Courtesy of Wikimedia Commons

If you look at the job market in a global economy, we have problems. Digital literacy is content free. However, Global Literacy is not. Too many people view this as a “social studies” issue. We need to put the term “geo” in front of our curriculum, geo-economics, geo-ecology, etc. We need to expand the portals. We need to explore our tools in exploring this topic. Heidi believes we need to be aggressive about this. Schools are not working on this. We do not study the BRIC countries, most don’t know who they are. We need to use our digital tools to explore these concepts in a curricular driven environment. Global literate learners have four competencies: investigate the world, recognize perspective, communicate ideas, and take action. Heidi recommends Facing the Future, which incorporates contemporary queries with repurcussions for the future. These are inherently interdisciplinary. We need to deliberately globalize our schools and communicate these ideas. Not only connect our students with others, but our teachers and administrators as well. You can find tools for doing this on curriculum21.

Heidi finishes up with a thank you and encourages us to cultivate our own digital and global experiences.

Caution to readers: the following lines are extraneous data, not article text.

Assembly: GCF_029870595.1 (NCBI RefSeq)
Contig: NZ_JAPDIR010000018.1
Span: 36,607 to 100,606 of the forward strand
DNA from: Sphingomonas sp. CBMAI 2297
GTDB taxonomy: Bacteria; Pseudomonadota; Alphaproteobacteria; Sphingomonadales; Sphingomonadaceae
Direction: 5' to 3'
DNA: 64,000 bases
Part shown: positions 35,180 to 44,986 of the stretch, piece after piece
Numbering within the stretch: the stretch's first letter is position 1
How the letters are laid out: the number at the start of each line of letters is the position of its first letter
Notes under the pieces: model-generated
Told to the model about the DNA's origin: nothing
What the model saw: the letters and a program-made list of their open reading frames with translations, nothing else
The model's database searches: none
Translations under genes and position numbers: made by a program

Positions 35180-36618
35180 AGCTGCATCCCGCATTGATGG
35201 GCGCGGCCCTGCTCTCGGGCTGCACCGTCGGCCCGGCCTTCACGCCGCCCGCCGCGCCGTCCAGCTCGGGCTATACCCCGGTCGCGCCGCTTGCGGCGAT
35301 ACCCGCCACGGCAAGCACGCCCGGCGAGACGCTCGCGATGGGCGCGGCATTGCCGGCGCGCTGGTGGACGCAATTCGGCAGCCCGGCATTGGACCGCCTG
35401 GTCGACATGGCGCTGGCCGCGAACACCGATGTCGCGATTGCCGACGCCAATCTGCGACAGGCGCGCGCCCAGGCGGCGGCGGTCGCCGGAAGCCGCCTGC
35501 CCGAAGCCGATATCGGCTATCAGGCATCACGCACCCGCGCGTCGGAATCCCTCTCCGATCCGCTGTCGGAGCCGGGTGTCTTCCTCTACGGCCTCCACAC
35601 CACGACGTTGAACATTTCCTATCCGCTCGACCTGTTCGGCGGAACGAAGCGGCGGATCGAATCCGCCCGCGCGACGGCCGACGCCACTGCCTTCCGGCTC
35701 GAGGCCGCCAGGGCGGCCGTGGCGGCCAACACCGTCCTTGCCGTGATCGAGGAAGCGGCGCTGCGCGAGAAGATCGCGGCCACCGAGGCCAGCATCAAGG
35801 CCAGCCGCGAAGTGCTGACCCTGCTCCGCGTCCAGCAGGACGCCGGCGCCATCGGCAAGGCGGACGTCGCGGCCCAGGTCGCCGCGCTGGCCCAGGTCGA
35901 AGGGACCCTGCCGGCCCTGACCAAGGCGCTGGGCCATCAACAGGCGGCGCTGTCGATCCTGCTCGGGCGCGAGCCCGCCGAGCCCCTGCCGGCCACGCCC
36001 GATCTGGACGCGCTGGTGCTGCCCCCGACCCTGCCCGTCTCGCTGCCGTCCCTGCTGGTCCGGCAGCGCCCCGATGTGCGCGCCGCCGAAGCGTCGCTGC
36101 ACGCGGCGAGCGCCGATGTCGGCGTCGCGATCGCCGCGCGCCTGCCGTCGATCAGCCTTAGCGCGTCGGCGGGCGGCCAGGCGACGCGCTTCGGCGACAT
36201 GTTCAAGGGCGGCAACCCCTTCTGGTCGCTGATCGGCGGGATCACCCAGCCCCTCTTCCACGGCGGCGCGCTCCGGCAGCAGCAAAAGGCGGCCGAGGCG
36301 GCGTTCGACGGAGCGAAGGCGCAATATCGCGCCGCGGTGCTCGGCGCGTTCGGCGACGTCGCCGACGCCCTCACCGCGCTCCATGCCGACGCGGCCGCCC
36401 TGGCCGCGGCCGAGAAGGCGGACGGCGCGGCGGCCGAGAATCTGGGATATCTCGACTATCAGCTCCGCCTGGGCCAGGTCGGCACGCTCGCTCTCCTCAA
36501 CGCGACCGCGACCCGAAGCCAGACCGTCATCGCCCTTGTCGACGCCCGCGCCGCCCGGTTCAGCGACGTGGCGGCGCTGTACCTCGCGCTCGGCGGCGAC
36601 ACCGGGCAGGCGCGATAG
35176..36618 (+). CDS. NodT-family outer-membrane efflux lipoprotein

When Students Get Creative with Tech Tools, Teachers Focus on Skills

Mindshift recently published an article of mine entitled “When Students Get Creative with Tech Tools, Teacher Focus on Skills.” In the article, I focus on how to infused digital tools into your curriculum. I hope you will read more on KQED’s website!

Teaching Tolerance Releases Robust Common Core Curricular Content

Teaching Tolerance has just announced its new Common Core aligned curriculum, “Perspectives for a Diverse America.” This is a literacy based curriculum that teachers students to read text deeply and meaningfully while incorporating the experiences of a diverse set of Americans.

The Curriculum is entirely free and can be found here.